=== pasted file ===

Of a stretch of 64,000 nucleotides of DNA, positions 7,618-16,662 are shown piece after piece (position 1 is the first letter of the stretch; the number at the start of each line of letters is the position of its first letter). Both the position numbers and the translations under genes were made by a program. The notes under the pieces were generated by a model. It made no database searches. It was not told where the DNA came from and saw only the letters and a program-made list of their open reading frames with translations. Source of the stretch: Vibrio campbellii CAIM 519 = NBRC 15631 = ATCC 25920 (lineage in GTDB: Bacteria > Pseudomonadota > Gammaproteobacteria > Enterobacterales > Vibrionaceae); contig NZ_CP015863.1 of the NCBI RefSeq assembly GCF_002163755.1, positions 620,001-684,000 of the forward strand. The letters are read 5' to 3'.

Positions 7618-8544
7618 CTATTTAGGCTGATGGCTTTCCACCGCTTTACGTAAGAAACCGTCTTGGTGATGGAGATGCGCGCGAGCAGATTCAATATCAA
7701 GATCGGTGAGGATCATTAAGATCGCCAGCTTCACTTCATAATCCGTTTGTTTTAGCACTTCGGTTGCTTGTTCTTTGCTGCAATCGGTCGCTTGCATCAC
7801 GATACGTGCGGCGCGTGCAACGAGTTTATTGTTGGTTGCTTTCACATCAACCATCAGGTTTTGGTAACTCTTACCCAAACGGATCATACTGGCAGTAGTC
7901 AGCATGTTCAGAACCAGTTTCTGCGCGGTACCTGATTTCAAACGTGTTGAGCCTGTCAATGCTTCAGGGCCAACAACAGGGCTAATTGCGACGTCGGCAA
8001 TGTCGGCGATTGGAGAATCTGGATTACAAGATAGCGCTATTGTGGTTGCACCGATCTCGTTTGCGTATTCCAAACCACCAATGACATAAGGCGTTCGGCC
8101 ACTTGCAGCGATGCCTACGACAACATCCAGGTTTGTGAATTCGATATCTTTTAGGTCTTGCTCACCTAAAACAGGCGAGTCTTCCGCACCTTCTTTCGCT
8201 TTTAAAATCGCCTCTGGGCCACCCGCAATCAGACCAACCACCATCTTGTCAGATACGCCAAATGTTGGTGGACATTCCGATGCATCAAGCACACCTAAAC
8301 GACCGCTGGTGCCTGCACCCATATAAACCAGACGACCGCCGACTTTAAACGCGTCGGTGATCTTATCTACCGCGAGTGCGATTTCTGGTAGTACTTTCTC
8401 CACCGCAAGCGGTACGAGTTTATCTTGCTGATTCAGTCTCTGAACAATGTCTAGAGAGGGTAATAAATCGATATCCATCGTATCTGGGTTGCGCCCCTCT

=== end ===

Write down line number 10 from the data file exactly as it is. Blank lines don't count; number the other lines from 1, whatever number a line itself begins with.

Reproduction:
8301 GACCGCTGGTGCCTGCACCCATATAAACCAGACGACCGCCGACTTTAAACGCGTCGGTGATCTTATCTACCGCGAGTGCGATTTCTGGTAGTACTTTCTC